Would you believe Judge Dan Mancini scored this set a 99? Would you believe 86?
Our reviews of Get Smart (Blu-Ray) (published November 10th, 2008), Get Smart's Bruce And Lloyd Out Of Control (published August 6th, 2008), Get Smart: The Complete Series (published June 9th, 2008), and Get Smart: Two-Disc Special Edition (published November 13th, 2008) are also available.
Missed it by that much.
Previously only available on DVD in a pricey complete series boxed set from Time-Life, Get Smart is now being re-released in much more affordable single-season sets by HBO Video. Let's take a look at Season One.
Facts of the Case
A television fixture from 1965 through 1970 (and beyond, thanks to syndication), Get Smart presents the adventures of inept Agent 86, Maxwell Smart (Don Adams, Inspector Gadget) and his winsome partner Agent 99 (Barbara Feldon, Get Smart, Again!). Smart and 99 work for CONTROL , an ultra-secret American spy agency that spends much of its time and energy battling rival spies from the evil KAOS. Smart is always at the center of the action—outwitting villains (usually by accident); talking on his shoe phone; and frustrating the snot out of his boss, The Chief (Edward Platt, North by Northwest), by insisting that they use the perpetually malfunctioning Cone of Silence during top secret briefings.
Get Smart: Season One is a four-disc set that contains the first 30 episodes of the series' 138-show run:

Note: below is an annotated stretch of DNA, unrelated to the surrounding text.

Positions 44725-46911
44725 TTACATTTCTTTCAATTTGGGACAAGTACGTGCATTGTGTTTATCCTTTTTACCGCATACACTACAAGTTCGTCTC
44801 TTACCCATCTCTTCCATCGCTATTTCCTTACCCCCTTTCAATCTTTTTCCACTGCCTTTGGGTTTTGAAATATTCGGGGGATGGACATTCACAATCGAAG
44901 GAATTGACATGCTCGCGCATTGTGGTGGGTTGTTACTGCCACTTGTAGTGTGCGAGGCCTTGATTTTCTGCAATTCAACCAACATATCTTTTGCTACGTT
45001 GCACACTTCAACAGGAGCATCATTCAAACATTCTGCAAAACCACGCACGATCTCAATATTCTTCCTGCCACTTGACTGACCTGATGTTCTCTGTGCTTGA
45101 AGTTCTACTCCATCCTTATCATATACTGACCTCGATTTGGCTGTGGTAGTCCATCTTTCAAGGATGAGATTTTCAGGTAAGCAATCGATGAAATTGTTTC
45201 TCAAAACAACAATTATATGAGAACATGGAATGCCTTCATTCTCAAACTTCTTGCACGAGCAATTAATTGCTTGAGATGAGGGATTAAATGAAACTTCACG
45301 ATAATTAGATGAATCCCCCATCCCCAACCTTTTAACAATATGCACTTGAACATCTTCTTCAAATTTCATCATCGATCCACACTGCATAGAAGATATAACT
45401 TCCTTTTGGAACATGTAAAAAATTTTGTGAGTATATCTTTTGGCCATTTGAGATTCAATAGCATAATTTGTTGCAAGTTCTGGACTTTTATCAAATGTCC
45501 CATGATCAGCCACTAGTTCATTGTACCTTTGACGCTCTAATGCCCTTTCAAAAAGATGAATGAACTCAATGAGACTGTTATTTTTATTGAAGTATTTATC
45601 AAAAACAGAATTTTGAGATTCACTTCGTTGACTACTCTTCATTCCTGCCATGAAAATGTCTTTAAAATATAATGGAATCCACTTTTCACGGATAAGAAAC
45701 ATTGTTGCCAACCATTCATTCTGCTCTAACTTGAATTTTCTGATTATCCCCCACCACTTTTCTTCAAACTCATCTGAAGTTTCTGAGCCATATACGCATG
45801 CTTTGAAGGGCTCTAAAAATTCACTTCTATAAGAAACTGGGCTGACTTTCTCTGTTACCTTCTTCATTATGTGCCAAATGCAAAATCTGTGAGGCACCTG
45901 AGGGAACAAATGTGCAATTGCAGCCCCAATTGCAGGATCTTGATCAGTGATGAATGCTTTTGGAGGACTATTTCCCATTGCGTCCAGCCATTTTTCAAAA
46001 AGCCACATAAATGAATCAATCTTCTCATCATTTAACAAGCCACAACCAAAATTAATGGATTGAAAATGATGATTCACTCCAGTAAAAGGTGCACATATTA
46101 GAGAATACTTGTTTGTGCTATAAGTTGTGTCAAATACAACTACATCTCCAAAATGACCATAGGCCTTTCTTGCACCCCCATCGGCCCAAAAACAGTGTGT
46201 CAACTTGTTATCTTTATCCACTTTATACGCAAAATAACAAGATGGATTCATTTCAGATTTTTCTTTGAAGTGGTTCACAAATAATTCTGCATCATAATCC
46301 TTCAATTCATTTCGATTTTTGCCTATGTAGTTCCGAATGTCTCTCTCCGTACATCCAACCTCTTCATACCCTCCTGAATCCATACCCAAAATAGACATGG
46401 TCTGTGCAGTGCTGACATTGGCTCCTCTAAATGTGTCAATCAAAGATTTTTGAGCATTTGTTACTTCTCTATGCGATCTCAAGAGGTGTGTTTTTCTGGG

The brainchild of Buck Henry (The Graduate) and Mel Brooks (The Producers), Get Smart is just plain funny. Its laughs are the epitome of old school simplicity, trading on Max's bumbling and general incompetence. Each 30-minute episode is a veritable clinic in quips, puns, slapstick, light political satire, and references to spy dramas from James Bond to The Man from U.N.C.L.E. The distinct fingerprint of each of the show's creators is apparent in the comedy—Henry's in the characters' deadpan obliviousness to the absurdity of their world, and Brooks's in a steady stream of ridiculous gags, like the impractical shoe phone, the deep cover shenanigans of Agent 13, and a canine secret agent named Fang (Hymie the robot—an obvious Brooks invention—doesn't appear until the show's second season).
Despite the quality of the writing, the show would likely be forgotten by now if not for Don Adams's career-defining turn as Maxwell Smart. The former stand-up comedian so thoroughly inhabited the skin of Agent 86 that he largely doomed himself to typecasting for the remainder of his career. The show's funniest moments are Smart's meetings with the Chief. Edward Platt's gruff but avuncular spy boss (who we eventually learn is named Thaddeus) tries his darnedest to model the patience of Job, but is inevitably driven to the end of his rope (and fuse) by Max's dunderheadedness and steadfast insistence on adhering to CONTROL's guidelines, however impractical. It's in these scenes (clever variations of which appear in each and every episode) that we see the perfect melding of Henry's sharp lampooning of bureaucratic buffoonery and Brooks's love of wordplay, slapstick, and the absurd. The ongoing antics surrounding the more-trouble-than-its-worth Cone of Silence alone are practically worth the price of this set.